Our pick of the of Thursday night action at Indie Week 2010 in Toronto Canada
The Gig: Indie Week 2010
Where: Free Times Cafe and El Mocambo, Toronto, Canada
When: 14 October 2010
In one word: Unusual
It’s Night 2 of Indie Week, and after the opening night party I’m ready for a showcase that’s earplugs optional. So decide to head down to the Free Times Cafe, a venue which promises to have some acoustic music in its lineup.
Many of the venues are holding competitions in a battle of the bands style, the winners of which will appear at different venues across the city. I’ve arrived and missed most of the competition- but lucky for me, it seems that some acts are playing after the competition is over. The room is only at half capacity when I arrive in time to see Ireland’s Valentine Black and his boys, and they’re not even sure if the judges are still listening when they take the stage.
Valentine Black’s band consists of Valentine on acoustic guitar, there’s a friend on a second acoustic backing him up, a bass guitar, and one friend has been designated to the tambourine and egg shaker. It’s not an act I would describe as possessing virtuosity, but although Valentine’s songs of love and dissidence may be simple- they’re passionate. There’s a very honest quality about his playing that makes you want to listen to what he has say. Some of his songs were a bit of a miss for me, like “More Than New York” where his girlfriend tells him that she loves New York more than him. Other songs, like “The State We’re In” (it’s a mess), about Valentine’s home country Ireland I enjoyed more. For the band’s last song of the night, they were able to achieve a real crowd-pleaser that had the whole crowd singing and clapping along to a murder ballad called “In The Dead Of The Night”.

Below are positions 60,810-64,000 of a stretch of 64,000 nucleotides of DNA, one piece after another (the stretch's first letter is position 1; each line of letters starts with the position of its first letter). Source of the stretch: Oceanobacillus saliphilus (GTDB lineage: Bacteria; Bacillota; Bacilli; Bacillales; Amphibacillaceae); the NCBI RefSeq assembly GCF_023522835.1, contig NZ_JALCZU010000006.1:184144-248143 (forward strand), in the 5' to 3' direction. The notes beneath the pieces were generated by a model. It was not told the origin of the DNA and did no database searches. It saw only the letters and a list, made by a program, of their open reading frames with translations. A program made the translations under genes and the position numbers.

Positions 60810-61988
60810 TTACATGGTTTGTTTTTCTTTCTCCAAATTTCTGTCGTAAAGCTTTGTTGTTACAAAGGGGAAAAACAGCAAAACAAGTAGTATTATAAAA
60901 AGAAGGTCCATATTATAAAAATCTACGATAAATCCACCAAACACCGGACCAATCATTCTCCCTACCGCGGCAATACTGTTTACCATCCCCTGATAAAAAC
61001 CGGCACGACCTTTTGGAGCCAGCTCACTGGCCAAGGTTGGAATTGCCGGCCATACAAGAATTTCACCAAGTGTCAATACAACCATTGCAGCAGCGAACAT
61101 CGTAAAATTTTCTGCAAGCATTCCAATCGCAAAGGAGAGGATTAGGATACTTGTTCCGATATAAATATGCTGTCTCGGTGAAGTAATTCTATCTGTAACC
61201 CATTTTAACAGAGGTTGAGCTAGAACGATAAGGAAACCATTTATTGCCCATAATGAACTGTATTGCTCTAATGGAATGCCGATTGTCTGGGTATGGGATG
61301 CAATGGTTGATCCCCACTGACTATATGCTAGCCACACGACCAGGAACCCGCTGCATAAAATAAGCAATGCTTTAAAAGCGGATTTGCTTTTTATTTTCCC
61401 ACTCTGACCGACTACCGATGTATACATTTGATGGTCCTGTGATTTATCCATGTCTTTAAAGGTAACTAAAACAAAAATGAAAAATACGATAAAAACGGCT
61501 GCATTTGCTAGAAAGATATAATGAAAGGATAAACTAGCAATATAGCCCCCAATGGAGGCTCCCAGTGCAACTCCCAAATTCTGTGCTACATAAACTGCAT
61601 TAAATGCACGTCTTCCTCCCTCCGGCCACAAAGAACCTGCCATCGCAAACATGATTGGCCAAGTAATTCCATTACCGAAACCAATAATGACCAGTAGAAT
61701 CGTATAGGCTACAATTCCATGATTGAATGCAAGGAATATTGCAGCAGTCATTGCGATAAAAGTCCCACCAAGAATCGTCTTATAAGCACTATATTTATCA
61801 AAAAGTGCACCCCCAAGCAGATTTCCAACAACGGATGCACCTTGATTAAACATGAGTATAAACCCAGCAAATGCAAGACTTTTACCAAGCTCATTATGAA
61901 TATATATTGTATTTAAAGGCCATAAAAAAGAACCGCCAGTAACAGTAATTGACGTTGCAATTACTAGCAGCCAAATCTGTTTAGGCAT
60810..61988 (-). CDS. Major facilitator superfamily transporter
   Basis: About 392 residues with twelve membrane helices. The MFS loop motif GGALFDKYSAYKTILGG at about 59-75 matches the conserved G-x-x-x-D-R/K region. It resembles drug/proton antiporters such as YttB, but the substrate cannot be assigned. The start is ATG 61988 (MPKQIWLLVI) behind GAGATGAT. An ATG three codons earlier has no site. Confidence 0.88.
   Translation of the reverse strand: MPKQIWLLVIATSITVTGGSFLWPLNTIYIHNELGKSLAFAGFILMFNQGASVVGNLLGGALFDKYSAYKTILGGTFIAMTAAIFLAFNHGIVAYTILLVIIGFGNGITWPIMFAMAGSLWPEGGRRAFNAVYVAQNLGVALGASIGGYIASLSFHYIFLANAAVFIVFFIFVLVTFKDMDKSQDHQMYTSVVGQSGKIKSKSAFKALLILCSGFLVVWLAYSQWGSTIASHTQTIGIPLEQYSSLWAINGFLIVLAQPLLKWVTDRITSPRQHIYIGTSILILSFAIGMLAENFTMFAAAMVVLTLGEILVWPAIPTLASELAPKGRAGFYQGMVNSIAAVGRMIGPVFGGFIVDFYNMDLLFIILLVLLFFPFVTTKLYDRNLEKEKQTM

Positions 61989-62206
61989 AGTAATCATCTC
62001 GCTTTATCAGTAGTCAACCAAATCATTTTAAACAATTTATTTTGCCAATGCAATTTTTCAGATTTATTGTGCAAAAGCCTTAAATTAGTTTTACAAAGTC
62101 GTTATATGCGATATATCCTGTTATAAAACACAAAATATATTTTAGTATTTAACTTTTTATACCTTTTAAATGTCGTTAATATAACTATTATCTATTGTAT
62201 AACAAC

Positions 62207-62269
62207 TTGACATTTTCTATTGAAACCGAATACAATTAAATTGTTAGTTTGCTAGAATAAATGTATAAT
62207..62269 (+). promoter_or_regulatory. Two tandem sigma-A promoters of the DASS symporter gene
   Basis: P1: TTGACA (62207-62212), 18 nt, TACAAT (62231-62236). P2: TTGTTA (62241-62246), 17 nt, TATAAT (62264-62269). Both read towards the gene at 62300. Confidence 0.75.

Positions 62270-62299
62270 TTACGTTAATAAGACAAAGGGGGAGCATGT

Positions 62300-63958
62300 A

After Valentine left the stage, the judges announced the winner of the evening’s performance to be a performer from Sudbury called Faye Blais. The night was finishing up for the evening, and event organizers were encouraging festival goers to head to one of the venues with an extended liquor license to finish the evening. Bar patrons were trickling out out the already half empty room.
But there was one set left before the night was over- and it was an act with a bit of a strange appearance for two Torontonians. Playing songs off their disk Dust Bowl Roots: Songs For The New Depression were husband and wife duo Hotcha! Beverly Kreller and Howard Druckman, dressed in a black peasant dress and coveralls respectively. In their musical arsenal they had an accordian, mouth harp, acoustic guitar with some mean country licks, kazoo, a bodhran drum, and some pretty powerful vocal harmonies which they used to create a muscial experience that sounded part “O Brother Where Art Thou” and part “The Triplets Of Belleville”.
The duo borrowed a lot from material that even predated them. Their show was a nice mix of standards such as “Blue Moon Of Kentucky”, “Catfish John”, and Louis Armstrong’s “Old Man Mose”- as well as original music written by the duo. The peformance was both raw and very entertaining, and it didn’t take long before some of those people who had trickled out of the room drifted back in- attracted by the noise of the hoedown. Soon Hotcha! had a room of 20 somethings singing and even clucking along with them. I guess it shouldn’t come as a complete surprise that Hotcha! were such an easy sell. CBC radio has done great things for the hipness of folk music in the past few years.
© Natascha Malta, Music Vice
Pictures of Crooked Valentine at El Mocambo: